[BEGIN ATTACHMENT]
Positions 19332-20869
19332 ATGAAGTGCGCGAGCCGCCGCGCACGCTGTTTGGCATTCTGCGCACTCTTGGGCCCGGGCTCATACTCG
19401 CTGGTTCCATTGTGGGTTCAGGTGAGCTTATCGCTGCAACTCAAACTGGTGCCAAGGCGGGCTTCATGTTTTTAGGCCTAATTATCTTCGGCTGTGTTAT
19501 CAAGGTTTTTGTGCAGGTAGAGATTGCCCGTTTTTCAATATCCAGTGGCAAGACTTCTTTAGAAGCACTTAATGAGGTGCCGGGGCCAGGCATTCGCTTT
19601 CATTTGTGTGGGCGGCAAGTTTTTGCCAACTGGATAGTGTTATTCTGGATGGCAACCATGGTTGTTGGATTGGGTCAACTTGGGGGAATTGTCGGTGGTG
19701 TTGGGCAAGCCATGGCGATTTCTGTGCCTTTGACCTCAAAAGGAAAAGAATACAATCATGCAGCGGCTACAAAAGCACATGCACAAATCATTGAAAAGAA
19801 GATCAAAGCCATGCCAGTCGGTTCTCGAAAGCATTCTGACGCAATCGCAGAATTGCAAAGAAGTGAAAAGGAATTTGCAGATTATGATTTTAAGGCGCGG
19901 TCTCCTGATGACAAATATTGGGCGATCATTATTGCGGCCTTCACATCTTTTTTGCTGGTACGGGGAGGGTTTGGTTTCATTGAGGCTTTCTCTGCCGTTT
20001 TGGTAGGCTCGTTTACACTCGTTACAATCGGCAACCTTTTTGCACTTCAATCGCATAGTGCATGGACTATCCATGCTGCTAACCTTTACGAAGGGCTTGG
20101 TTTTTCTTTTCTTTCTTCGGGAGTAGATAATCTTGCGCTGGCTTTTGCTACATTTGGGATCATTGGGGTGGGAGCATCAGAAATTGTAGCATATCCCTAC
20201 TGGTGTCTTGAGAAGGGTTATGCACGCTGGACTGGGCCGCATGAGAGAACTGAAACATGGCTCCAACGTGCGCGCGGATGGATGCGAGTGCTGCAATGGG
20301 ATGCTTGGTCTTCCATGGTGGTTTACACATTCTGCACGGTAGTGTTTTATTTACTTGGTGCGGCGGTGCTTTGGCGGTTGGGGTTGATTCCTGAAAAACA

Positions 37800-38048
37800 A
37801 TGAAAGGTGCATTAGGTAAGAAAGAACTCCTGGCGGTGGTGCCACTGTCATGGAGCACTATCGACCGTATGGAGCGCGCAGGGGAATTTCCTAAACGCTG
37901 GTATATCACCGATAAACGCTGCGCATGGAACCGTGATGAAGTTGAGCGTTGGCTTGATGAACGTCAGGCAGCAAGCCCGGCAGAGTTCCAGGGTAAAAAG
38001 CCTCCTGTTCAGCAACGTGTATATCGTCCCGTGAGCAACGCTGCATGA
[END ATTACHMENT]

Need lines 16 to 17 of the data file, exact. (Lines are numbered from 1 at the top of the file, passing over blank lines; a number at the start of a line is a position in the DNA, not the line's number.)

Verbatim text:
37901 GTATATCACCGATAAACGCTGCGCATGGAACCGTGATGAAGTTGAGCGTTGGCTTGATGAACGTCAGGCAGCAAGCCCGGCAGAGTTCCAGGGTAAAAAG
38001 CCTCCTGTTCAGCAACGTGTATATCGTCCCGTGAGCAACGCTGCATGA